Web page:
Genevieve von Petzinger, April Nowell
Journal of Human Evoltion
Volume 74, September 2014, pages 37-54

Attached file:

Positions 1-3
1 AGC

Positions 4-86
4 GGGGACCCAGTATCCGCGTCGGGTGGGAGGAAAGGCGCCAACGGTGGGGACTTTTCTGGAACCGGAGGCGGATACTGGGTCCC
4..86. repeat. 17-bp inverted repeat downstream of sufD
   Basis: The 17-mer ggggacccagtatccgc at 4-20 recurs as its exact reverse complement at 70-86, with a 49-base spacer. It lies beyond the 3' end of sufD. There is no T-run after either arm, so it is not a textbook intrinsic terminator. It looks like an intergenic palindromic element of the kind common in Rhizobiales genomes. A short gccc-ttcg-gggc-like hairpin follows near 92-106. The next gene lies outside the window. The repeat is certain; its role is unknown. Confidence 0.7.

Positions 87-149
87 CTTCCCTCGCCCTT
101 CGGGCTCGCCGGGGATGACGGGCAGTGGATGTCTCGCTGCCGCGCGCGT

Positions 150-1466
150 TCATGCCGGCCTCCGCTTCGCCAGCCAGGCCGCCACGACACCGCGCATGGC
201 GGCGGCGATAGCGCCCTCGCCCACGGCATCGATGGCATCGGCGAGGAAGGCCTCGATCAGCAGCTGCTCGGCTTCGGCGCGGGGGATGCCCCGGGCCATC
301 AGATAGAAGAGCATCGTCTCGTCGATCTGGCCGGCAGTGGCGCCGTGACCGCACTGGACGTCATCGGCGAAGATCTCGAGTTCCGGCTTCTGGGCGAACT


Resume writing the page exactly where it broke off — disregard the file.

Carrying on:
Since the discovery of the Grotte Chauvet (Ardèche, France) in the mid-1990s, there has been a debate regarding the accuracy of assigning this site to the Aurignacian period. The main argument stems from a perceived lack of agreement between the radiocarbon age of the imagery (>32,000 years BP [before present]) and its stylistic complexity and technical sophistication, which some believe are more typical of the later Upper Paleolithic. In this paper we first review the evidence for symbolic behavior among modern humans during the Aurignacian in order to explore the question of whether Chauvet's images are anachronistic. Then, using a database of non-figurative signs found in Paleolithic parietal art, we undertake a detailed comparison between Chauvet's corpus of signs and those found in other French Upper Paleolithic caves. While we conclude that there is substantial evidence to support an Aurignacian date for Grotte Chauvet, we also suggest that it may be time to revisit some of the cultural boundaries that are currently in use in Paleolithic archaeology.